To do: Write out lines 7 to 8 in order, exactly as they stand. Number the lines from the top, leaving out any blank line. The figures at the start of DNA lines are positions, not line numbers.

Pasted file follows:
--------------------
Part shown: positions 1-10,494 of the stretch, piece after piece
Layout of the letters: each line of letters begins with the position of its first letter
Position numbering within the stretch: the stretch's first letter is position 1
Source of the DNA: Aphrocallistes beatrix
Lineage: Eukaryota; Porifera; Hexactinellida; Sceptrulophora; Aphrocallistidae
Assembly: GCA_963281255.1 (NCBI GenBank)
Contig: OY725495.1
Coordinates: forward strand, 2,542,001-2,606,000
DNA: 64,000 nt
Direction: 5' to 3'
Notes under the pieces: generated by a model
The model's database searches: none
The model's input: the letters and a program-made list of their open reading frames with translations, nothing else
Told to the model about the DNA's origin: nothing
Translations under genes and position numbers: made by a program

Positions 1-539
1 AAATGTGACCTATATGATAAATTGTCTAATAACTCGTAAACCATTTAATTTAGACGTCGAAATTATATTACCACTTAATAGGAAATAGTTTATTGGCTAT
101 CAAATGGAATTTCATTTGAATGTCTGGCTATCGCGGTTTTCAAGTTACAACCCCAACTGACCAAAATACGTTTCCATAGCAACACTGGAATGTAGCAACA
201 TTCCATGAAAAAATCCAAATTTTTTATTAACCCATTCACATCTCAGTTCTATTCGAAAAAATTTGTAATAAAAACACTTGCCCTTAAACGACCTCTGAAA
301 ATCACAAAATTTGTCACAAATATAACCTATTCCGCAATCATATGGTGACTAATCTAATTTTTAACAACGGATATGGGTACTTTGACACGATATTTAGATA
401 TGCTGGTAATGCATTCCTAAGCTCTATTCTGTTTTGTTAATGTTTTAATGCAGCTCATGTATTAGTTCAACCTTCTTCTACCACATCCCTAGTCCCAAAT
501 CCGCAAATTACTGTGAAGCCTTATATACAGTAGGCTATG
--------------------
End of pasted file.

Contig: OY725495.1
Coordinates: forward strand, 2,542,001-2,606,000